Covenant Protestant Reformed Church
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Not the Answer on Israel in Prophecy

Rev Angus Stewart


Scattered Israel to Be Gathered
J. C. Ryle
Great Britain: Sovereign Grace Advent Testimony, n.d.
Paperback, 39pp.

This is an attractively produced booklet of a speech by J. C. Ryle, the nineteenth-century evangelical bishop of Liverpool, advocating premillennialism: a physical return of the Jews to Palestine and their subsequent mass conversion, followed by Christ's first second coming, a Jewish millennium and the Lord's second second coming.

Ryle's first and foundational point is that Israel in the Bible has only three senses: Isaac's son, the twelve tribes and the N. Kingdom (pp. 5-6). Thus he disagrees with the Reformed page headings in the Authorized Version (p. 10) which understand the prophets to speak of the salvation of Christ's New Testament church of elect, believing Jews and Gentiles (I Peter 1:10-12).

However, Jesus Christ is called "Israel" in Isaiah 49:3, and a true Israelite is not merely one who is of Jewish bloodstock but one who is ingrafted into Him by a living faith (Ps. 73:1; 125:5; John 1:47; Rom. 9:6), for only such is a prince with God, which is what Israel means (Gen. 32:28). The new covenant with "Israel" and "Judah" (Jer. 31:31-34) is made with all ethnic Jews and Gentiles for whose sins Christ died on the cross, for the new covenant in His blood is signified and sealed in the Lord's Supper (Luke 22:20). Noble epithets given to Israel in the Old Testament are ascribed by God to Christ's church gathered out of all nations: "a chosen generation, a royal priesthood, an holy nation, a peculiar people" (I Peter 2:9).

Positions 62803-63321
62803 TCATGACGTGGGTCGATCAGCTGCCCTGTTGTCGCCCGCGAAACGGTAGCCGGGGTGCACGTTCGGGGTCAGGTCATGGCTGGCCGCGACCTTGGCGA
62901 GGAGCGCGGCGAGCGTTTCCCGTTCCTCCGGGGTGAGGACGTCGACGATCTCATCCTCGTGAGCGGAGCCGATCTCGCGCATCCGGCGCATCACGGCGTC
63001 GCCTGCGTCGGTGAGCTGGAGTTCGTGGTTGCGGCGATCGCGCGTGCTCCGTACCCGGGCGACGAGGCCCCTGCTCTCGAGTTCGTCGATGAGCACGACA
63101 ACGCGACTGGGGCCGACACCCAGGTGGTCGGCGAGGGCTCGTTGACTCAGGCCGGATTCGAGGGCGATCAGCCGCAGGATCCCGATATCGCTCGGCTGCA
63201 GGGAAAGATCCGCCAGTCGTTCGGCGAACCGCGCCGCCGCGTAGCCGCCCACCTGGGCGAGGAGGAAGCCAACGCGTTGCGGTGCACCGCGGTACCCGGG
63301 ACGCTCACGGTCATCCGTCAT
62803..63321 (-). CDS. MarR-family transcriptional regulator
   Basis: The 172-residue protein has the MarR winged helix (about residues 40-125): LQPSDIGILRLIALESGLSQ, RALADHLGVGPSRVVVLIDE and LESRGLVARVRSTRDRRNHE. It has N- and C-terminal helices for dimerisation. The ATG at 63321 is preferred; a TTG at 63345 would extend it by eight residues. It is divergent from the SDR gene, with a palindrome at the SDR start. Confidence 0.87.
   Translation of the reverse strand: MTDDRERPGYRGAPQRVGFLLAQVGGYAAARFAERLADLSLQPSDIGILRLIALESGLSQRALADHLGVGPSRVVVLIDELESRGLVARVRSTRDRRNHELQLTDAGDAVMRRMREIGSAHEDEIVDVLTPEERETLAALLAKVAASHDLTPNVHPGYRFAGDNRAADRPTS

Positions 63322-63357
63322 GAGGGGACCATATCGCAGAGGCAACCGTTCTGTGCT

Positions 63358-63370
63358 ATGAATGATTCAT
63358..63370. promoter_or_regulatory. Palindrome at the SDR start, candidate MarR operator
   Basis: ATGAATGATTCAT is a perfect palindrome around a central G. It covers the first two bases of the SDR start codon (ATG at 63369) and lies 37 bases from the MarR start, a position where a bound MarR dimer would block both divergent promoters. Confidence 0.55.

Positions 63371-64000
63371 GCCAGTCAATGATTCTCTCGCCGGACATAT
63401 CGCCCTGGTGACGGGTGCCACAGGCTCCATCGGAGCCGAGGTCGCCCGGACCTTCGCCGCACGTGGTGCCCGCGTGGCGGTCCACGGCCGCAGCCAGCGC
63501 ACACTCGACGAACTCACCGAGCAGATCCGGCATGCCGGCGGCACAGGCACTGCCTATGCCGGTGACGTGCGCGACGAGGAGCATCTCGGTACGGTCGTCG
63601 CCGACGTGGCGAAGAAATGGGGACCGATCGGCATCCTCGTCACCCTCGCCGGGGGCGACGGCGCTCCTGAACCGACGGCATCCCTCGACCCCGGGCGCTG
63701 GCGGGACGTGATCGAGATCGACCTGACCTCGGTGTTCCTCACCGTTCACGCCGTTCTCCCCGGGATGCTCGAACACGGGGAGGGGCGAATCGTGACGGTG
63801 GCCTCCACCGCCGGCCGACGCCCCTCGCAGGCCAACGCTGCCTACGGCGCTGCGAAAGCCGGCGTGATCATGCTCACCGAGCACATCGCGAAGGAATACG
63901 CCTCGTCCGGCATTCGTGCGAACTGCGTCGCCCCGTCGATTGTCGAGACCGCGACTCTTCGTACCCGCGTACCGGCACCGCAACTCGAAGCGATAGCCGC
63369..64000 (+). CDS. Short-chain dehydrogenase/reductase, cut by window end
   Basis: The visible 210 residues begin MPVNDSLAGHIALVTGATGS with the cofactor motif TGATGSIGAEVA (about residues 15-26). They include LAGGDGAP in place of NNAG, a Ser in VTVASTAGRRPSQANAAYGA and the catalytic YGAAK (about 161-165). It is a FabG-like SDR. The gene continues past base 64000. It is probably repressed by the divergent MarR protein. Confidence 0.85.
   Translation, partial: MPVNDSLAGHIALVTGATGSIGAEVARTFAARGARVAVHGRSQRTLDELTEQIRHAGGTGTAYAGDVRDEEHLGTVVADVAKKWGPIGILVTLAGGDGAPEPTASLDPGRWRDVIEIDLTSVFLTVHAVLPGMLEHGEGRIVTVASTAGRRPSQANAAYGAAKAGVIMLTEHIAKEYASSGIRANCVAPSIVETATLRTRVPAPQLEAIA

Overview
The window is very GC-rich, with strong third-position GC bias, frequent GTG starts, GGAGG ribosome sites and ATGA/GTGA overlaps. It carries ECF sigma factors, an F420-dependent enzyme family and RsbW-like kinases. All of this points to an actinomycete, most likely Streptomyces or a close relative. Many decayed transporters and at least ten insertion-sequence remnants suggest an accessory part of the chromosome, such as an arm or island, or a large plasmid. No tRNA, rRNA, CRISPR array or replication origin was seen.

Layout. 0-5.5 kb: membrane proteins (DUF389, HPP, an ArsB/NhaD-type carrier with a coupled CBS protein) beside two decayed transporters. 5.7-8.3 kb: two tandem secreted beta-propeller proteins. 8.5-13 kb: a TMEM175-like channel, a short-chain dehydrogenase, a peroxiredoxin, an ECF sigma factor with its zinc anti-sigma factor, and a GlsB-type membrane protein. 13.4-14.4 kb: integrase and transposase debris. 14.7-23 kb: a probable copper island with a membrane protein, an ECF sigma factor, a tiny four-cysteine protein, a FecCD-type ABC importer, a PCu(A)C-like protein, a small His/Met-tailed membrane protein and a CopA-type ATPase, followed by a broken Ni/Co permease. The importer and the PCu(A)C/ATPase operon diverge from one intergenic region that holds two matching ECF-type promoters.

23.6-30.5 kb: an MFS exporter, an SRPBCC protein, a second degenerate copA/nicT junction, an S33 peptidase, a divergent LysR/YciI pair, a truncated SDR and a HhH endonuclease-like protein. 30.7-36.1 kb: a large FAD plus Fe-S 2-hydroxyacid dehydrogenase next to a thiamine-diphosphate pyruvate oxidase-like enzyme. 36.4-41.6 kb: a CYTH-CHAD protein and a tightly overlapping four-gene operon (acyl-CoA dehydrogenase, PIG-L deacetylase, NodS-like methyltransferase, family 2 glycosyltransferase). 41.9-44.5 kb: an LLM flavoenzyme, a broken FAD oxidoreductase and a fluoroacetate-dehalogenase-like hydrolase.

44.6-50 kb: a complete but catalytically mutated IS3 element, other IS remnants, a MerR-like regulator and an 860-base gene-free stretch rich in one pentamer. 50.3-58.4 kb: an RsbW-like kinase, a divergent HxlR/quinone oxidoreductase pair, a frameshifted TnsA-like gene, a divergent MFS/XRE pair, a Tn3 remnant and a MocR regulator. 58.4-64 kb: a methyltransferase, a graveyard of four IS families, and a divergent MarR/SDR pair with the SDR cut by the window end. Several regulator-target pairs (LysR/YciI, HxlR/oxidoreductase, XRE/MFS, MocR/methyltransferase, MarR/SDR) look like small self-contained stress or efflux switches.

Likewise, Christ is the seed of Abraham (Gal. 3:16), and Jewish and Gentile believers in Him are the seed and children of Abraham for it is not merely a matter of blood (Gal. 3:26-29; 4:28; Rom. 9:7-8; John 8:33-44; Matt. 3:9). Bible believers should also consider how the apostle Paul identifies a Jew (Rom. 2:28-29) and the circumcision (Rom. 2:25-29; Phil. 3:3; Col. 2:11).

The land promise to Abraham and his seed is a promise of our heavenly world, country and city (Rom. 4:13; Heb. 11:9-16). The Jerusalem and Mt. Zion to which the believer goes in the pilgrimage of believing prayer and worship is above in heaven (John 4:21-24; Gal. 4:26-27; Heb. 12:22), where is our citizenship (Phil. 3:20), for there Christ sits on David's throne whence He sheds forth the Spirit (Acts 2:29-36). The physical, Old Testament temple foreshadows God's dwelling in Christ through the incarnation and so His dwelling in His universal church by the Holy Spirit (John 1:14; 2:19-21; I Cor. 3:16-17; II Cor. 6:16; Eph. 2:20-22).

Ryle quotes ten passages from the Old Testament prophets (pp. 19-23), interpreting them with the literalist hermeneutic. But two of them, Amos 9 and Hosea 1, are quoted by James, Paul and Peter as proof of the calling of Gentiles into full salvation in Christ as members of His church (Acts 15:13-18; Rom. 9:24-26; I Peter 2:10). "And to this," declares James in Acts 15:15, "agree the words of the prophets [plural]."

Instead of premillennial literalism, the Reformed have always taught Scripture interprets Scripture and the New Testament interprets the Old Testament. The Second Helvetic Confession (1566) is representative of the Reformed rejection of premillennialism: "We further condemn Jewish dreams that there will be a golden age on earth before the Day of Judgment" (ch. 11).

There is much that is helpful, comforting and quotable in Ryle's writings, including his Expository Thoughts on the four gospel accounts (his treatment of Luke has been of great benefit in our family devotions), Practical Religion and Holiness. But on the prophets and the last times, one should read Calvin, C. F. Keil, Lenski, W. J. Grier, Herman Hoeksema, William Hendriksen, Robert L. Reymond, David Engelsma, O. Palmer Robertson, etc., or check out our on-line topical resources pages on Israel and Eschatology.